Five Reasons Why Brick-and-Mortar will survive

By: Kaeli King, Grace Lin, Phil Shohat , Brian Babcock, Scott Burman, Tim McClellan, Phil Ziebold, Barbara Simmons

Twenty years ago, 50% of retail jobs were in traditional retail–sales, management, back office, shipping, etc.

Today, 46% of retail jobs are either in business-to-consumer (B2C) retailers–shipping, fulfillment, etc.–or in business-to-business (B2B) retailers–distribution, returns, etc.

The B2C retailer adds 25 million jobs in the US and, thus, the B2B adds 17 million jobs. Thus, the “inevitable obsolescence” of brick-and-mortar retail jobs is inflated.

In BusinessWeek (May 14, 2008), Gary Marcus and other retail executives predicted that, just 30 years from now, there will be no storefront employees in retail outlets and only 5 percent in B2C retail, and only 2 percent in B2B retail.

That also happens to be the same percentage of jobs that will exist in Europe.

So, why are so many people still excited about Brick-and-Mortar?

Because of the Digital Storefronts. Brick-and-Mortar is essentially a beige box (shopping cart) offering a few physical goods.

A digital storefront is a bright, interactive entity that provides the goods in many ways:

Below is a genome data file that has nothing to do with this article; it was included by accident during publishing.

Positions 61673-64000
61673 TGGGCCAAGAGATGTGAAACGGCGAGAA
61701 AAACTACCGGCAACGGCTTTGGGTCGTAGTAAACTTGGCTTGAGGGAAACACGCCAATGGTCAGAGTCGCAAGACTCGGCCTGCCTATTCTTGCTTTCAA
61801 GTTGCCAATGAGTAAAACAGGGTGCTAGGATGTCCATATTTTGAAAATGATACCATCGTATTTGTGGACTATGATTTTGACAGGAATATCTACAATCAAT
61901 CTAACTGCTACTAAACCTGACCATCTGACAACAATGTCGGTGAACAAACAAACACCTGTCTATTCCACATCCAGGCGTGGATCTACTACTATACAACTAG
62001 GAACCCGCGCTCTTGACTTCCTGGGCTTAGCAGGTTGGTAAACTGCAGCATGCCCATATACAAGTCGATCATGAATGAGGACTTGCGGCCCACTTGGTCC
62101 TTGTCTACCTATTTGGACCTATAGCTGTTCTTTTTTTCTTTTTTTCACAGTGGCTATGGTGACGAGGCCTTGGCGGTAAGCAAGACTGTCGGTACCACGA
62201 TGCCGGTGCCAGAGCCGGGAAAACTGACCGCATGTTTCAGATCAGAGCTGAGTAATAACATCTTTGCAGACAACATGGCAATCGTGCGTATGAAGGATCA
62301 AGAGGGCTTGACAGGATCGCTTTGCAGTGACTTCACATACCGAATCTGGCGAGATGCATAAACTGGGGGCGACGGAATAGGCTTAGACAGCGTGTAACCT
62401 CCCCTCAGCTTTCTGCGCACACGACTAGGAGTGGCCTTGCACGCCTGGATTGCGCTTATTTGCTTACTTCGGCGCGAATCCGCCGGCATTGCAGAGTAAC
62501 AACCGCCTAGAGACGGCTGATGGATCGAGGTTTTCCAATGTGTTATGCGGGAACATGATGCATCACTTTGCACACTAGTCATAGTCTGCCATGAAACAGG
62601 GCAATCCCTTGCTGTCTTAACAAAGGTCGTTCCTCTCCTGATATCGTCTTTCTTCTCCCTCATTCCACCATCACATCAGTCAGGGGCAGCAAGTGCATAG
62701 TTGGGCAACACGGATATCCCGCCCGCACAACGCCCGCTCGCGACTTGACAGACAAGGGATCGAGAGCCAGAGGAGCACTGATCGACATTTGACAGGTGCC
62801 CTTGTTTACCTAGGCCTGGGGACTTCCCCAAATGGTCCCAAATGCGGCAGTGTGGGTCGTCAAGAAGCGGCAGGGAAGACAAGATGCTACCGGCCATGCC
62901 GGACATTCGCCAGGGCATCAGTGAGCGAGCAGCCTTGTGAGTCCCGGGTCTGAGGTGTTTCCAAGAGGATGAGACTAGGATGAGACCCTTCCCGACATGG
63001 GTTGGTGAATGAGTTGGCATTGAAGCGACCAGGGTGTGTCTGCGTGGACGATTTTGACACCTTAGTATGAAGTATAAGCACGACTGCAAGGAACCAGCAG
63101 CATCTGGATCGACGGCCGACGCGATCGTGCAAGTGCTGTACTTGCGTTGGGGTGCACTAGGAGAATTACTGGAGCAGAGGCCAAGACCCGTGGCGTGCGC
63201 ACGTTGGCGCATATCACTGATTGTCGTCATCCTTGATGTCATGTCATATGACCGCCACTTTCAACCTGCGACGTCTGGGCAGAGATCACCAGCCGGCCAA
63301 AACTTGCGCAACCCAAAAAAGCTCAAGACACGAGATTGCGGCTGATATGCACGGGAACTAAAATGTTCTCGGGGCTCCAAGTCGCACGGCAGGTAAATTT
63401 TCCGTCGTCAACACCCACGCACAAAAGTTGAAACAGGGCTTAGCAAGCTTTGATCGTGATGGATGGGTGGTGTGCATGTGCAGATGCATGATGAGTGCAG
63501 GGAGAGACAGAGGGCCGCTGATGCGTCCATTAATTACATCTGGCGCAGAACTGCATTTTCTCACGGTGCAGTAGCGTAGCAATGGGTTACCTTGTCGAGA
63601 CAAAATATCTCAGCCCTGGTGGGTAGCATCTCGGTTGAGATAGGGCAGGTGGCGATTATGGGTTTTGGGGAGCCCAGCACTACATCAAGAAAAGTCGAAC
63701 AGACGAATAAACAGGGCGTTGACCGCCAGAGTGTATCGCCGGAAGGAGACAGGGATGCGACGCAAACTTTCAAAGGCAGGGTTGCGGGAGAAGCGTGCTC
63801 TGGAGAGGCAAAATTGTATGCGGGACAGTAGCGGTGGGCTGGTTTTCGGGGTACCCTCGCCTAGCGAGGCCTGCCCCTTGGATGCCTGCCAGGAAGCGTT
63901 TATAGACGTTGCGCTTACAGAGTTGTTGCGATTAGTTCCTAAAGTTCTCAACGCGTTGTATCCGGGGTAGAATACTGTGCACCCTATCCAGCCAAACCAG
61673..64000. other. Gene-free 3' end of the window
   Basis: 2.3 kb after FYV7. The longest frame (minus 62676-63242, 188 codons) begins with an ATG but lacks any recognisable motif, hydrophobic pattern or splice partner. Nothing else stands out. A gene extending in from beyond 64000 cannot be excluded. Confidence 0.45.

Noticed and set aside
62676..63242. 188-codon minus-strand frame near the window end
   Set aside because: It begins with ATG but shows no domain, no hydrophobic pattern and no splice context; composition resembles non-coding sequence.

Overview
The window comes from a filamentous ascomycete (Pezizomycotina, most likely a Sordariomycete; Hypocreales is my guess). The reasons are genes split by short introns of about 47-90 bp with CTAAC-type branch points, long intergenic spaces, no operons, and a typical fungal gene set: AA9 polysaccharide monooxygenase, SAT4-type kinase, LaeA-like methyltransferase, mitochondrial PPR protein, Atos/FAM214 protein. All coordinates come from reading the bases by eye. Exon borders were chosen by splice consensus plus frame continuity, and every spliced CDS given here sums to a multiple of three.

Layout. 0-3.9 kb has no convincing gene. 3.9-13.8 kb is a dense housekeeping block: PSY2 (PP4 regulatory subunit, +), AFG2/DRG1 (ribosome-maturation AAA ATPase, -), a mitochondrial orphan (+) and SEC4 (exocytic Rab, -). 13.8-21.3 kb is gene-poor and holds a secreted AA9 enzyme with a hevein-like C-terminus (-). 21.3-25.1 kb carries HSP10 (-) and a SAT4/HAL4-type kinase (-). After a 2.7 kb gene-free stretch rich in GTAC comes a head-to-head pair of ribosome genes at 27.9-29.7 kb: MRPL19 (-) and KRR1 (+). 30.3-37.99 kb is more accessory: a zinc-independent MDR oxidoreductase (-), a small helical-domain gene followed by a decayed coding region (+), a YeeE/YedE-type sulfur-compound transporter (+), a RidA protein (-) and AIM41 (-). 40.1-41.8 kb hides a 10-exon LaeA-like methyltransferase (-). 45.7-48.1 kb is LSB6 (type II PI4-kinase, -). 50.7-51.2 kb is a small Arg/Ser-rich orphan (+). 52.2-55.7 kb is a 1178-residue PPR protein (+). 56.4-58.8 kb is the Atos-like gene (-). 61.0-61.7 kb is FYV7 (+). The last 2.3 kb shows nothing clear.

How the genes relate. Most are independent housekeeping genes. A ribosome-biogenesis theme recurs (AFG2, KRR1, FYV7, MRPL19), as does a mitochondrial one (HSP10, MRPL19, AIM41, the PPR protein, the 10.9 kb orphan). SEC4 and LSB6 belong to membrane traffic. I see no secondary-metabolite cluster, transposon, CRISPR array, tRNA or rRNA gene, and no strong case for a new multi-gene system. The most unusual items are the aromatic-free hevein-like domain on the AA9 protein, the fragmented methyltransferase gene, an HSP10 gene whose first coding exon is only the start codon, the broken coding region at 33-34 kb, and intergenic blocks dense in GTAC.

a URL allowing online shoppers to track their purchases and see where their products are sold.

mobile apps, with geo-location software, that not only generate location-specific display ads, but provide a one-way trail of mobile contacts between customers and product suppliers to be sent via email.

affiliate marketing networks that will credit your business with sales

social sharing (P2P) that can leverage the true strengths of your physical retail store

telemarketing that allows customers to deliver direct orders directly to the actual product at your store

remote payments to customers from a store associate that can track store sales (at stores in other cities)

Demented Shoppers:

1. Americans are value shoppers and we don’t tolerate items being $10, $20, or even $50 more than they need to be for us to buy them.

2. Americans do like price, particularly at the time of their purchase.

Dining out (Dining Out) fell to 9% of US restaurant traffic in 2008 (from 10%) and is not expected to return to 10% anytime soon.

3. Many American consumers don’t want to walk into a store and see all the merchandise.

4. Many Americans dislike “showrooming” (sneaking out of stores to browse online) and many know that there is always the other way out of their living room and/or their car.

5. Most products are priced on the price elasticity curve, with increased awareness triggering an increase in price demand, with increased price demand triggering an increase in price elasticity.

6. Entrepreneurs who choose to deliver their goods in a digital format and to sell their goods at low-cost in physical stores can be even more profitable with economies of scale and with having incremental growth opportunities.

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